Brant, Beck, and Miaskowski (2010) compared and contrasted these symptom models and proposed a new Ideal Symptoms Model, herein called the Dynamic Symptoms Model, that could address the complex nature of symptoms, co-occurring symptoms and symptom interactions, and the longitudinal trajectories of symptoms that change over time. Since that initial publication, the authors and other nurse scientists have used the model to conceptualize symptoms and to study the relationships between antecedents, the symptoms experience, nursing interventions that influence the symptoms experience, and the consequences of deleterious symptoms. In addition, Brant has met with nursing doctoral students, symptom scientists, and interdisciplinary team members to discuss the model, refine components of the model, and clarify concepts and relationships within the model. Current literature and the evolution of symptom science have led to changes within the model. The purpose of this article is to discuss the most recent use of the model in oncology research and to further explicate various components within the model.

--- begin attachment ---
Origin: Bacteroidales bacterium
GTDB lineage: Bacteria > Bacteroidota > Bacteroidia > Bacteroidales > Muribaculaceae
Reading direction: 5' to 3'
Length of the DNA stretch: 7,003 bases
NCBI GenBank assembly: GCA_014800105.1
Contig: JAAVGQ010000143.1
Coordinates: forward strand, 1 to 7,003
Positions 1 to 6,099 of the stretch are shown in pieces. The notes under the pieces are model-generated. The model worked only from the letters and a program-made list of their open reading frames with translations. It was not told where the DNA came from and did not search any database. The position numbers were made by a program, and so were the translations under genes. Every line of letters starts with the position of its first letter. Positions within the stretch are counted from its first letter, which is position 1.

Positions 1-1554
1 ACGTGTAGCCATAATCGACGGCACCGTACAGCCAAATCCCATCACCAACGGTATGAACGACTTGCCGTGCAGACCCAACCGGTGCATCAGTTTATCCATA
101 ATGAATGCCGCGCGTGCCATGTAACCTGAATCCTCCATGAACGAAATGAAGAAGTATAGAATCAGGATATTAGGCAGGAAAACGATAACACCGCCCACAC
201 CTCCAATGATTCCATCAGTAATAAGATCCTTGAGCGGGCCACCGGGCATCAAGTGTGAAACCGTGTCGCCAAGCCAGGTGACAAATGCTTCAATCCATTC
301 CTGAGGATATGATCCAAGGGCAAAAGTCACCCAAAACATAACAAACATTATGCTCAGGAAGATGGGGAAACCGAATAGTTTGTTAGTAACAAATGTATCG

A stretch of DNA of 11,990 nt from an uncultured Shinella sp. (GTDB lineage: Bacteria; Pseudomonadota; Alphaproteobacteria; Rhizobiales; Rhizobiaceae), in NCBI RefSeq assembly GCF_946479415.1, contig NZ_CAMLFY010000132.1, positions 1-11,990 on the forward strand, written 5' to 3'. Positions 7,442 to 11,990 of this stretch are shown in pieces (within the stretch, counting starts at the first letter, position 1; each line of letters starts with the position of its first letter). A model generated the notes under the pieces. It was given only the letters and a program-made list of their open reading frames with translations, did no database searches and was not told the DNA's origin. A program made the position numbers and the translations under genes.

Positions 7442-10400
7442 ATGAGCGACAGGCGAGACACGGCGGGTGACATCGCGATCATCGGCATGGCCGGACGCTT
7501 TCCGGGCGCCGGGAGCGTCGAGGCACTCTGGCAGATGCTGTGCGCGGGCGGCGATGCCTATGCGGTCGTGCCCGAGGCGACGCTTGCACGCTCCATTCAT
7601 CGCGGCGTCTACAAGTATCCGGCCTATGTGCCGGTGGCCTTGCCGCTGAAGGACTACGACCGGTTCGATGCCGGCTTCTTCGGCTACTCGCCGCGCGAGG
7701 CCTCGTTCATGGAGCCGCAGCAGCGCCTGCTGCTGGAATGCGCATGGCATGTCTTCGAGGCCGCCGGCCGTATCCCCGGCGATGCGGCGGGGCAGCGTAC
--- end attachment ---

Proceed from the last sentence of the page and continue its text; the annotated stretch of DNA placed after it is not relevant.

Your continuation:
This model has received significant attention during the past six years by oncology nurse scientists and doctoral students who need a conceptual model or theory that incorporates changes in the symptoms experience over time. To the authors’ knowledge, the model has been cited 34 times, 14 of which were specific to the cancer symptoms experience. The most common use of the model was to inform conceptualization of symptom trajectories (Brant et al., 2011; Henly, Wyman, & Findorff, 2011; Keller, 2015; Pan et al., 2012) or patterns (Haisfield-Wolfe, Brown, Richardson, & Webster, 2015). Symptom clusters were discussed in two articles (Kim, Barsevick, Beck, & Dudley, 2012; Kim, McDermott, & Barsevick, 2014). Symptom interventions or self-care interventions were the focus of two articles (Alexander, Prabhu Das, & Johnson, 2012; Yeager, 2012). The symptoms discussed included psychological symptoms and their impact on quality of life (Albrecht, 2014; Gosselin, 2012; Matzka et al., 2016), along with physical symptoms, such as neuropathy and diarrhea (Faiman, 2015) and musculoskeletal symptoms (Davis, Carpenter, & Otte, 2016). Cancer types included in these citations were breast, lymphoma, lung, colorectal, multiple myeloma, and leukemia. Finally, a state of the science paper cited the Brant model as a framework for advancing symptom science (Davis et al., 2016). Of note, the Dynamic Symptoms Model was cited more often outside of the cancer setting for other chronic disease states (20 citations).